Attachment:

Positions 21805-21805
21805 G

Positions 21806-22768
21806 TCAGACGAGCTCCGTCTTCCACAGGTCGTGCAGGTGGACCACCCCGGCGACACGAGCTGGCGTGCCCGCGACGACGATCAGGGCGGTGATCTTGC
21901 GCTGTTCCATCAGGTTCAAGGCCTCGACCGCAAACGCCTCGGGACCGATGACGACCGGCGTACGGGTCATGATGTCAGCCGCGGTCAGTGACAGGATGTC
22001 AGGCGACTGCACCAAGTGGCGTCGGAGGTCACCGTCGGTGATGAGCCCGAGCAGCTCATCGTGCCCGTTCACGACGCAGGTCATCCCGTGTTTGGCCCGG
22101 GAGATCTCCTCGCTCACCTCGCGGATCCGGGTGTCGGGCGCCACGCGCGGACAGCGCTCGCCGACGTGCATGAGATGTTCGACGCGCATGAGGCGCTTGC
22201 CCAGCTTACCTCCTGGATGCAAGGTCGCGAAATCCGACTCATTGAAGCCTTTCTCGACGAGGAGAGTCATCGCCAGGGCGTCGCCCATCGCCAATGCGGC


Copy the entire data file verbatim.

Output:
Positions 21805-21805
21805 G

Positions 21806-22768
21806 TCAGACGAGCTCCGTCTTCCACAGGTCGTGCAGGTGGACCACCCCGGCGACACGAGCTGGCGTGCCCGCGACGACGATCAGGGCGGTGATCTTGC
21901 GCTGTTCCATCAGGTTCAAGGCCTCGACCGCAAACGCCTCGGGACCGATGACGACCGGCGTACGGGTCATGATGTCAGCCGCGGTCAGTGACAGGATGTC
22001 AGGCGACTGCACCAAGTGGCGTCGGAGGTCACCGTCGGTGATGAGCCCGAGCAGCTCATCGTGCCCGTTCACGACGCAGGTCATCCCGTGTTTGGCCCGG
22101 GAGATCTCCTCGCTCACCTCGCGGATCCGGGTGTCGGGCGCCACGCGCGGACAGCGCTCGCCGACGTGCATGAGATGTTCGACGCGCATGAGGCGCTTGC
22201 CCAGCTTACCTCCTGGATGCAAGGTCGCGAAATCCGACTCATTGAAGCCTTTCTCGACGAGGAGAGTCATCGCCAGGGCGTCGCCCATCGCCAATGCGGC